Similarly, role play and other group therapy exercises are much more accessible requiring only a standalone headset and internet connection. In light of these advances, a new study revisiting social phobia treatment should be considered.

Link to study: https://www.ncbi.nlm.nih.gov/pmc/articles/PMC6746888/

Study #3: Support Groups in VR

Using a 38-item survey which itself was based on a previous randomized trial, this study asked amputee support group attendees to answer a series of questions over a period of months.

The intent of the study was to both understand what participants were seeking in a support group as well as what technologies they would be open to using for remote meetings.

Specifically, the researchers were interested the efficacy of “virtual technology in improving amputee support group engagement.” Virtual technology was defined as follows:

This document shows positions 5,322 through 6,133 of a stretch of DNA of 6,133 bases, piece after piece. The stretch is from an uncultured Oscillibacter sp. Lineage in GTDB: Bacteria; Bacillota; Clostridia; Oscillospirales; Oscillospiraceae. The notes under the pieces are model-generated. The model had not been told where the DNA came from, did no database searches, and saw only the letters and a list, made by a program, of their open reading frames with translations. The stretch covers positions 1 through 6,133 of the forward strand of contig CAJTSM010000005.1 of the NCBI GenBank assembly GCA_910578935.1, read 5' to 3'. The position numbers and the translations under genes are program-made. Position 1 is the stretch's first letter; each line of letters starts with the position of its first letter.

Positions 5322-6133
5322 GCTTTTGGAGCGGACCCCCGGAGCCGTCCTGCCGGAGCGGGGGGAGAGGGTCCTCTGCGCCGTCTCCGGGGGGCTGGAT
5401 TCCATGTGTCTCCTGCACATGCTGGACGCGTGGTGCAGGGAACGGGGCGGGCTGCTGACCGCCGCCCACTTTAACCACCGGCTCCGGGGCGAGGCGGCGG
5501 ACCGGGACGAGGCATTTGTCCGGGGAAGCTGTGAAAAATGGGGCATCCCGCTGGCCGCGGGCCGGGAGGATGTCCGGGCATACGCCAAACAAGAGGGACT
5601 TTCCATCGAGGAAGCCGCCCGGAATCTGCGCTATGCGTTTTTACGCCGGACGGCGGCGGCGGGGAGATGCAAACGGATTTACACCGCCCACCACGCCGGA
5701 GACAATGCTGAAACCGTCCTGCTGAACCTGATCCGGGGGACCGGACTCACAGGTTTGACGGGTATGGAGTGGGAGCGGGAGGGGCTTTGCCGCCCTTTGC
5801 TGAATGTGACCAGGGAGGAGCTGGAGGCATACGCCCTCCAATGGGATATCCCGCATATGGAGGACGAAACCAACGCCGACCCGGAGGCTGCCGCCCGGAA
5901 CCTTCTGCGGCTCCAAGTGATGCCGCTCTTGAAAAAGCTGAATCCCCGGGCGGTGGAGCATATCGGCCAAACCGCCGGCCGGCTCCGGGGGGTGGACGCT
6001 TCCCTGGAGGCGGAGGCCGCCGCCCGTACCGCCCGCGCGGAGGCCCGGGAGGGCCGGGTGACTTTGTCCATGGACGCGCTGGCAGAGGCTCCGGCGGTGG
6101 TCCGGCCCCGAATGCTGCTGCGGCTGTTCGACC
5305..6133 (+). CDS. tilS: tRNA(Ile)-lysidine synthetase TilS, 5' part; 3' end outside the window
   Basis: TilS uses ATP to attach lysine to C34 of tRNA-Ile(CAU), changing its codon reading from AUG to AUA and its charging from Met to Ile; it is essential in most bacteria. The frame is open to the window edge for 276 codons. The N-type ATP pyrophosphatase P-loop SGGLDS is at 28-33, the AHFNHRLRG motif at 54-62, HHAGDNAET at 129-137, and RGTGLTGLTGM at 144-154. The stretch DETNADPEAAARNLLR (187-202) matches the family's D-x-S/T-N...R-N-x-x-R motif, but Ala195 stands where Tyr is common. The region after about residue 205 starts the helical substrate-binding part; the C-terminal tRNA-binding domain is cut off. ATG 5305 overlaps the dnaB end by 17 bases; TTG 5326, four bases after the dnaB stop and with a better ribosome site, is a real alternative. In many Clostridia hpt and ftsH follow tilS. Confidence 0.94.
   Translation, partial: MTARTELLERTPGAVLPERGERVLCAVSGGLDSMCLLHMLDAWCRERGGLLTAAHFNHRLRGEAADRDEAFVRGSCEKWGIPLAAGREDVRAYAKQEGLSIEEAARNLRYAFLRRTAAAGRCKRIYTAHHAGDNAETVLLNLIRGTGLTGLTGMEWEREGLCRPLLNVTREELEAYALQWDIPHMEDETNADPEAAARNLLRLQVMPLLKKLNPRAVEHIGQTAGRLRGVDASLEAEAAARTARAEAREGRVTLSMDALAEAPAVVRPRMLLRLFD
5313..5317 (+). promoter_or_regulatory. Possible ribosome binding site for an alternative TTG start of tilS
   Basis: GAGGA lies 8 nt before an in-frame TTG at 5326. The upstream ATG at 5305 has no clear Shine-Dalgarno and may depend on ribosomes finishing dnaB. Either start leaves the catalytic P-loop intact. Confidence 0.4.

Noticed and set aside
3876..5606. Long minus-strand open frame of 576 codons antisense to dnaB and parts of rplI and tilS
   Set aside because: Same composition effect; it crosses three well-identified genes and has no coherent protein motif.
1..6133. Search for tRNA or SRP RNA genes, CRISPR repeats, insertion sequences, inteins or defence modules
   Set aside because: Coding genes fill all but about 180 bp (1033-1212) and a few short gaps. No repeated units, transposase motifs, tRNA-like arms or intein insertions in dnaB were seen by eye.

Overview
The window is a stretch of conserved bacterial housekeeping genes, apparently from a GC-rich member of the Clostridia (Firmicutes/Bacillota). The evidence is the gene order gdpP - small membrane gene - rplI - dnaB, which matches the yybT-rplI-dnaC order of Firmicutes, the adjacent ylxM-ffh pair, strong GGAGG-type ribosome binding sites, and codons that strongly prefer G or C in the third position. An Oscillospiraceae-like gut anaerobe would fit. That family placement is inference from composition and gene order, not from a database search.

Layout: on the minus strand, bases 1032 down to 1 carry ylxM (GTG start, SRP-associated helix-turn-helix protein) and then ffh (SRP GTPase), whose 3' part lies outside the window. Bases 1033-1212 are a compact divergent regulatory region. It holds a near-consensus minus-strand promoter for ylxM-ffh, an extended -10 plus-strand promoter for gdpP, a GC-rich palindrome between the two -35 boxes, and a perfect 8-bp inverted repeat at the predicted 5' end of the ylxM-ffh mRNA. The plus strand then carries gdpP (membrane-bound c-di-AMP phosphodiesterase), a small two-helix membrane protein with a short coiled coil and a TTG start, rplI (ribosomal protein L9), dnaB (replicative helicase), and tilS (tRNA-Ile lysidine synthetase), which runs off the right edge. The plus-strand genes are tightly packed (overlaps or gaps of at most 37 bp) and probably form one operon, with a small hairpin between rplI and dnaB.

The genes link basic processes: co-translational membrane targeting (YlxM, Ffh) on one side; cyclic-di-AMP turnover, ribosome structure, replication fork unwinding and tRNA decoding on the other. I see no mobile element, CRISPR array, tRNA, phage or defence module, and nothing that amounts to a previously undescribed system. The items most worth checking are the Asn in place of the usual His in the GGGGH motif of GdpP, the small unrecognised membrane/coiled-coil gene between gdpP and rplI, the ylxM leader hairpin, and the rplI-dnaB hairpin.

“Characteristics of virtual worlds include persistence, anonymity, 24/7 access to individuals globally, and virtual embodiment [8]. Persistence is the ability of the virtual environment to continue to operate, use, and collect data irrespective of whether individuals are interacting with it via their avatars [8]. Virtual worlds are anonymous because the use of avatars allows the user to mask their identity, which includes the ability to alter their age, gender, physical appearance, and other characteristics including disabilities. Virtual worlds allow amputees to interact globally, overcoming geographic limitations and isolation. Virtual embodiment allows users to interact with their virtual geography including other individuals and objects in the environment and in the virtual world [10]. In other words, the virtual world environment may allow people to participate in support group sessions with a level of access and anonymity that is not possible in a face-to-face support group setting.”